Instead, “Stratagem” is unimaginative in its plotting and character work. However, the performances are solid. Randy Oglesby makes the previously efficient and clear-headed Degra seem entirely reasonably frazzled. Oglesby is a wonderful character actor and here he starts to layer Degra. Oglesby is not given a lot of work to do – the character is fleshed out with additional character details – but Degra is not asked to do any emotional heavy lifting. Strangely, neither is Scott Bakula. Bakula is pretty straightforward as Archer and the performance is not at all demanding for him. Still, he does a fine job at convincing the viewers that Archer can manage the deception he is perpetrating against Degra.

Best for truly moving forward the urgency of the third season plot of Star Trek: Enterprise, “Stratagem” still has a troubling concept, but a decent execution.

The two biggest gaffes in “Stratagem:”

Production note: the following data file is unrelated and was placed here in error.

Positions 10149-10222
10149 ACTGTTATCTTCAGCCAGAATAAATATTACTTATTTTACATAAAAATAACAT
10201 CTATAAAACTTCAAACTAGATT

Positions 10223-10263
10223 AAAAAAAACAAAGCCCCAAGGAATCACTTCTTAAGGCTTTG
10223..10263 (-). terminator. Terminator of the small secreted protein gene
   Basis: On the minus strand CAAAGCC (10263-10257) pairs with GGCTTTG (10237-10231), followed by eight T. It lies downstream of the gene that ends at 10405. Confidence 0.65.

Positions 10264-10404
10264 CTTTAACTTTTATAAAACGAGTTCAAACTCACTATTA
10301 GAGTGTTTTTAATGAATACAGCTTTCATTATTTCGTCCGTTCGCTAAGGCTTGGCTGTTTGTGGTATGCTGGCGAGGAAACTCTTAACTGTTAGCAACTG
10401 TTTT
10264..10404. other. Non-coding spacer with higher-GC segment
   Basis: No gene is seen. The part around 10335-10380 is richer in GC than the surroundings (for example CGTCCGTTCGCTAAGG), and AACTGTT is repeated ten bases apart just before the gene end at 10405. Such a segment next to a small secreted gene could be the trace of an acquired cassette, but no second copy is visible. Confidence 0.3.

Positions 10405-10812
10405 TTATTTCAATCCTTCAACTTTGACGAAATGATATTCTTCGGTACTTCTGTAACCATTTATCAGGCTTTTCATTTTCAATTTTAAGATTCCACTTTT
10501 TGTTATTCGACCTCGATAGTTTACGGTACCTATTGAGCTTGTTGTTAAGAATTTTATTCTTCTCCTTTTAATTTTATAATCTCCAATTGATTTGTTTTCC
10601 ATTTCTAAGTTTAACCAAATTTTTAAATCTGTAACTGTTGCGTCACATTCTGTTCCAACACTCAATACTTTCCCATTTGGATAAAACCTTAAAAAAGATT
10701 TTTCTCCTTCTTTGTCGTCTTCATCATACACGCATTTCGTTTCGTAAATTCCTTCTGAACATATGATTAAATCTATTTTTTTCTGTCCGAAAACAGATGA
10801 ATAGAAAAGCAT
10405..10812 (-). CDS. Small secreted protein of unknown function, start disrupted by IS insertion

2. The fact that StarFleet uses torture of this type should have made Riker much more resistant to the same techniques (or more aware of what was happening to him) in “Frame Of Mind” (reviewed here!),
1. The Xindi suddenly are using “subspace vortices” that seem to operate much the same way as the transwarp conduits in “Descent” (reviewed here!). Given that, the transwarp conduits should not have been as much of a novelty or anomaly by the 24th Century.

[Knowing that single episodes are an inefficient way to get episodes, it's worth looking into Star Trek: Enterprise - The Complete Third Season on DVD or Blu-Ray, which is also a better economical choice than buying individual episodes. Read my review of the penultimate season here!


For other Star Trek episode and movie reviews, please visit my Star Trek Review Index Page!

© 2013 W.L. Swarts. May not be reprinted without permission.